Once via 21 to metal line 12 is formed, opening 13 can be repaired. FIG. 5 shows a side sectional view of the deposition of metal into opening 13 to fill it and make the repair. Such deposition may be accomplished using conventional metal deposition techniques such as chemical vapor deposition, or by a technique involving laser ablation forward metal deposition. FIG. 5 is an exemplary illustration of such laser ablation forward metal deposition. Substrate 30 is provided with metal coating 31 on a first surface thereof and is disposed adjacent via 21. Laser beam 32, which in the illustrated embodiment is a green laser beam, is directed onto the side of substrate 30 opposite the side having metal coating 31 on it. Substrate 30 is transparent to laser beam 32 so that laser beam 32 passes through substrate 30 and impinges on metal coating 31. Metal ions from metal coating 31 are ablated from substrate 30 into opening 13. Laser beam 32 may be moved or scanned across substrate 30 as necessary to fill opening 13. Deposited metal 22 fills opening 13 and connects the separated portions of metal line 12 to reestablish electrical connection between these portions.
FIG. 6 illustrates a laser metal deposition apparatus suitable for depositing metal line into opening 13. In the exemplary embodiment shown in FIG. 6, laser 41 is a harmonically doubled solid state Q-switched Nd:YLF or Nd:YAG laser, available from Continuum Inc., in Santa Clara, Calif. Laser beam 53 from laser 41 is expanded by telescope 42 into expanded beam 54. Beam 54 shines on dichroic mirror 43 which directs beam 54 into objective lens 44. Objective lens 44 focuses the beam to a diffraction limit spot on sample 45, which may comprise, for example, the device shown in FIG. 5 including substrate 30 and substrate 10.
In the exemplary embodiment shown in FIG. 6, illuminator 51 provides light that is deflected by mirror 49 onto dichroic mirror 43. Illuminator 51 is used as a white light source to illuminate sample 45 so that the process and location of the focused spot can be monitored. A suitable illuminator is available from Edmund Scientific Company in Barrington, N.J.
Also, in the exemplary embodiment, CCD camera 50 is used to image and monitor the process location. The image is fed to computer 48 which computes subsequent process locations based on a programmed path. Any state of the art video camera is suitable for this purpose.
Sample 45 is supported on stage 46. Stage 46 is equipped with X-Y motion controls 55 that are controlled by computer 48. Suitable motion controls and computer are available from New England Affiliated Technologies in Lawrence, Mass., and comprise, for example, an XY-8080 precision stage, a PCX2 controller, and a 202M microstepping drive, with the controller interfaced to a 486 IBM PC or compatible.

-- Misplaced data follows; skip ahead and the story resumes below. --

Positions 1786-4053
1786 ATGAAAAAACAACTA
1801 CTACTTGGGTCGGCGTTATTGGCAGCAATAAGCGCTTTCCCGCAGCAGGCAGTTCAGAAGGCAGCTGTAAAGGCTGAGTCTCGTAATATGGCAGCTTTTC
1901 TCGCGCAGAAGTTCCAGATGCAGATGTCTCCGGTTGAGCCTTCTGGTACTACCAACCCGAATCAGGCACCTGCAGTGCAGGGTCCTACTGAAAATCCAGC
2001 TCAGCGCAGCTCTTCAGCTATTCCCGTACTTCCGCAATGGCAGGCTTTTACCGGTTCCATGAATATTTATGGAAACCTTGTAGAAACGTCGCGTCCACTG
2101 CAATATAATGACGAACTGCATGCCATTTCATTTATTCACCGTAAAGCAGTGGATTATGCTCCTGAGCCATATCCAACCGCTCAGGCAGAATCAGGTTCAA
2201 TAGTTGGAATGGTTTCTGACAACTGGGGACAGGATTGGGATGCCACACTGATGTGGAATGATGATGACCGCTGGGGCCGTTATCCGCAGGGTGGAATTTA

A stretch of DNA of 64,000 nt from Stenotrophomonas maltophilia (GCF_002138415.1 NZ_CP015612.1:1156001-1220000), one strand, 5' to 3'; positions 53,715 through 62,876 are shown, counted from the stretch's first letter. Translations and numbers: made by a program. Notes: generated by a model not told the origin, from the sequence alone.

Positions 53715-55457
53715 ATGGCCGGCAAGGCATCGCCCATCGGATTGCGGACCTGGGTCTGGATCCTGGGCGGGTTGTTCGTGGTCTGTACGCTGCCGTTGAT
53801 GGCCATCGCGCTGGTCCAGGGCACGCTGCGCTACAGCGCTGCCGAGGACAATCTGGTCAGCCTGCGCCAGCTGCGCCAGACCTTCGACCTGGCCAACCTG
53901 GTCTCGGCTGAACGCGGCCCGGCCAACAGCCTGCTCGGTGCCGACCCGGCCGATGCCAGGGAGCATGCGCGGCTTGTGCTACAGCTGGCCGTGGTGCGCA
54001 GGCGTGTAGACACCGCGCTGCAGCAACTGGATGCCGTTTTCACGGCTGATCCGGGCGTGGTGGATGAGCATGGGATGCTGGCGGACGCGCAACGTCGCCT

Computer 48 also controls the power of laser 41. By adjusting the position of stage 46 and the power of laser 41, computer 48 enables the deposition of specific patterns on sample 45.
Deposition of a metal line onto a substrate is illustrated in further detail in FIG. 7. A first substrate (corresponding to substrate 30 in FIG. 5 and thus illustrated with the same reference numeral), which is glass in the exemplary embodiment, is disposed in the path of focused laser beam 32. Glass substrate 30 has metal coating 31 disposed on the side of glass substrate 30 furthest from objective lens 44. Coating 31 may be deposited on substrate 30 by standard sputtering deposition or metal plating. Beam 32 passes through glass substrate 30 and impinges on metal coating 31 from the back side; that is, at the surface interface of metal coating 31 and glass substrate 30. The contact of laser 32 with metal coating 31 results in ablation of metal coating 31. During ablation, metal ions 62 accelerate away from metal coating 31.
A second substrate (corresponding to substrate 10 in FIG. 5 and thus illustrated with the same reference numeral), which is also glass in the exemplary embodiment, is disposed adjacent the side of first glass substrate 30 having metal coating 31 thereon. As metal ions 62 accelerate from glass substrate 30 as a result of the ablation caused by focused laser beam 32, metal ions 62 contact second glass substrate 10.
An electric field is applied across first glass substrate 30 and second glass substrate 10 using power supply 52. Power supply 52 is used to create the electric field in this embodiment. Power supply 52 has a positive electrode 60 attached to the initiated metallic line to insure a permanent chemical seal as discussed below. A negative electrode 61 is connected to second glass substrate 10. In the exemplary embodiment of the invention, the voltages applied across the electrodes are at least 300 volts.
The electric field drives positively charged metal ions 62 toward second glass substrate 10. The transfer of metal ions 62 from metal film 31 to surface 63 is due to the electrostatic force and laser ablation-generated acoustic shock waves.